salt_movie_web.jpgMovie audiences are seldom treated to a female action star.  In action movies, most actresses are either relegated to the girlfriend role or the hot villain chick.  So, on those rare occasions when a film showcases a woman who saves the day, I like to participate as an audience member.

In the few female action hero characters to make it to the screen (“Wonder Woman,” Xena, and even the dreadful Halle Berry version of Catwoman), the characters got to be sexy, smart, and tough, without needing to be saved by a man.  Ironically, Tom Cruise considered playing the title character in Salt, but pulled out. 

Angelina Jolie is one of the few women in Hollywood with all the right ingredients for an action hero. Jolie has starred in action flicks like Wanted, the Tomb Raider series and knows what she’s doing.

The storyline in Salt is that Evelyn Salt (played by Jolie) is a Central Intelligence Agent accused of being a Russian spy that plots to kill the presidents of Russia and the United States.  Salt maintains her innocence; but since the CIA and FBI are eyeing her suspiciously and she’s fearful for her husband, Mike’s (August Diehl) safety, Salt goes on the run to save him.

First and foremost, screenwriter Kurt Wimmer created an original script.  It’s great as a first-film-in-a-franchise script that sets up the whole three/four picture deal quite nicely.  However, Wimmer spent too much time setting up Salt as a franchise film and not enough time on creating a good story.  The plot feels weak and is carried by Salt’s martial arts, weaponry, and overall secret agent prowess to flesh it out.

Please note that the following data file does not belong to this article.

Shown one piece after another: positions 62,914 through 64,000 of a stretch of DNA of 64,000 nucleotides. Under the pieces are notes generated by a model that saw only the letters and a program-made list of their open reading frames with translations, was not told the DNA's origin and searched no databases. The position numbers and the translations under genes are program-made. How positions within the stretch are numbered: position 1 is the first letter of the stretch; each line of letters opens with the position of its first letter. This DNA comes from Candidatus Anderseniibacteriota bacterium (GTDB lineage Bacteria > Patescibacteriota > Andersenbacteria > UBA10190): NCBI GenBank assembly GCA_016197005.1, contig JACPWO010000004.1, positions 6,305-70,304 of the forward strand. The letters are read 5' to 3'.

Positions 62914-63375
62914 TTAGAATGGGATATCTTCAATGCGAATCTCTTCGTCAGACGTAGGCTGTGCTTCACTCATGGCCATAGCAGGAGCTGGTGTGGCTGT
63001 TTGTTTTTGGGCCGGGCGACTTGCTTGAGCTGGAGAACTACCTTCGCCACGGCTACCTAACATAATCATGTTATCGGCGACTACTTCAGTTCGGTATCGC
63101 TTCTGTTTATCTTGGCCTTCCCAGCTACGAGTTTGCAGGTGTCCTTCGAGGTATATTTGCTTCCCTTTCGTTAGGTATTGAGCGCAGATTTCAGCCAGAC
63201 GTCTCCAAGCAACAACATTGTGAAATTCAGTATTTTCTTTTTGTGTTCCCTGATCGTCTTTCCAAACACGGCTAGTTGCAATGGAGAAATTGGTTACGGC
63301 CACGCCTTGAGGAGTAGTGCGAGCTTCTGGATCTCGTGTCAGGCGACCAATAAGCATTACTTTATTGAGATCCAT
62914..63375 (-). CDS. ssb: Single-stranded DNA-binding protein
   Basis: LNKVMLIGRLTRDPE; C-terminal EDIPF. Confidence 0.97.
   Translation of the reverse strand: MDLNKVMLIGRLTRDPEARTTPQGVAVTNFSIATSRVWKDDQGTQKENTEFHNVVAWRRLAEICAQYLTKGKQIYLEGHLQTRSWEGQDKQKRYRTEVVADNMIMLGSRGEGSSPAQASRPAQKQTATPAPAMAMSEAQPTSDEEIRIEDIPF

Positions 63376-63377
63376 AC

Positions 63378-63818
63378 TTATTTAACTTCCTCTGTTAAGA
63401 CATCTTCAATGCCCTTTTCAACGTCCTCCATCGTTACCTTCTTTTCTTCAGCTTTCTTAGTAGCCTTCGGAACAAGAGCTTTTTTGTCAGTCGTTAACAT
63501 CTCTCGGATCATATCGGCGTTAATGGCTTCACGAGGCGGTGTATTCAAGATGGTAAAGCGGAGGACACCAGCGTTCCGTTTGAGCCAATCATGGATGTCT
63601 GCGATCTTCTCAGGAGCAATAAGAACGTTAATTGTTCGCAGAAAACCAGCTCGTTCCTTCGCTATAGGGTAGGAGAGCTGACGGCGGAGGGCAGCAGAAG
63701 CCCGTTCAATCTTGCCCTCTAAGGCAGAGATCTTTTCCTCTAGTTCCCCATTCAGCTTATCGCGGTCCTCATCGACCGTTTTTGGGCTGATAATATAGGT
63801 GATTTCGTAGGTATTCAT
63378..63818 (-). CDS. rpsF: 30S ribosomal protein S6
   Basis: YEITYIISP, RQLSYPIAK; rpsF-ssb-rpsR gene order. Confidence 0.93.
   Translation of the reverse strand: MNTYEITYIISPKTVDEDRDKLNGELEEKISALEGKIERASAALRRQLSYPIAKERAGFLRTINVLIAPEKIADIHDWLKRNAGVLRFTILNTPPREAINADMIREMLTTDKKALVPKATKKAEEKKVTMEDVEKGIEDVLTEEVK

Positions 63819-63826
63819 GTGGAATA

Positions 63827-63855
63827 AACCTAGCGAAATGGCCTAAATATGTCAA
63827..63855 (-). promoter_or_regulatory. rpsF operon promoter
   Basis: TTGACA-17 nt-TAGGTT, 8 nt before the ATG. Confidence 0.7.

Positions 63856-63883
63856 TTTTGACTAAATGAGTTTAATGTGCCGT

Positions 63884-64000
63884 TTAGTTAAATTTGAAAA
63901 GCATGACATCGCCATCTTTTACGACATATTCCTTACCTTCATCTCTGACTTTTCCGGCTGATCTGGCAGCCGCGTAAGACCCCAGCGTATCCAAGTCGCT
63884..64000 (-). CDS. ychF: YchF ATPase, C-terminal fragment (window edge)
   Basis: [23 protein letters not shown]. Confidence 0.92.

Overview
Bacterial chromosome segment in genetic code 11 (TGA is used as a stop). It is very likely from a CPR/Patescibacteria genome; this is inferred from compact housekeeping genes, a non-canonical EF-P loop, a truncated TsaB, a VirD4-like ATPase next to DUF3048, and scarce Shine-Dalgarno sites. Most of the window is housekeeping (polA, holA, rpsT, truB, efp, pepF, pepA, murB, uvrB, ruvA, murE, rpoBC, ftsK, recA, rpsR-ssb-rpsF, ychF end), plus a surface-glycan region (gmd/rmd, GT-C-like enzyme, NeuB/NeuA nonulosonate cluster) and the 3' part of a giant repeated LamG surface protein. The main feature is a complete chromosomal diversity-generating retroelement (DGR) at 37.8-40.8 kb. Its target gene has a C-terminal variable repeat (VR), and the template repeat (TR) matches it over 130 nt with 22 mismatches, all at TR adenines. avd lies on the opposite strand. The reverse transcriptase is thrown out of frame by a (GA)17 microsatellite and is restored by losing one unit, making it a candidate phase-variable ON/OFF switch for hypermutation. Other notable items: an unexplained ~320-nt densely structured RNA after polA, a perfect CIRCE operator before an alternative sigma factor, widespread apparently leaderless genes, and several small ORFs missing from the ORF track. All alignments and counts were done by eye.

Also, director Phillip Noyce ends Salt quickly and abruptly, which, of course, lines the film up beautifully for a sequel.  My beef with Noyce (and Wimmer by association) are the cool, but totally unrealistic stunts. Salt should have broken about three limbs, drowned, and gotten shot a few times throughout the course of the film. 

My other issue is that Salt is minus her love interest in most of the film. Male action heroes always get to have and keep their love interests.  Also, Salt ends up looking like a man at the end of the film.  Why?  So, the male audience members won’t be too unsettled by a female action star? 

Liev Schreiber as Ted Winter, the head of the CIA, is quite convincing and gives one of the best performances in the film.  He brought just the right amount of intrigue to give the audience a precursor for things to come. 

The other great actor in this film is Chiwetel Ejiofor as Peabody, an FBI agent.  (Why Ejiofor doesn’t star in his own films is besides me.  He’s so great, he needs his own work to shine.) In Salt, Ejiofor’s Peabody is always on the money and helps carry the film’s plot, in part, by echoing what the audience is thinking.  He’s the sage character who always comes through for the hero in the end.  Peabody is actually my favorite character.

Am I disappointed that Cruise turned down this role? Heck no!  We need more female action stars and Jolie as Salt is great.  She’s a great actress and actually brings talent to an action role, which usually doesn’t require much acting talent. 

Even though the character could have been far more interesting, I’d be glad to sit through more SaltSalt will probably open in 2012.  Hopefully, we won’t have to wait that long for another great female action star to appear on the silver screen. films to see what Jolie does with the role, albeit with a different director, with a different vision. The next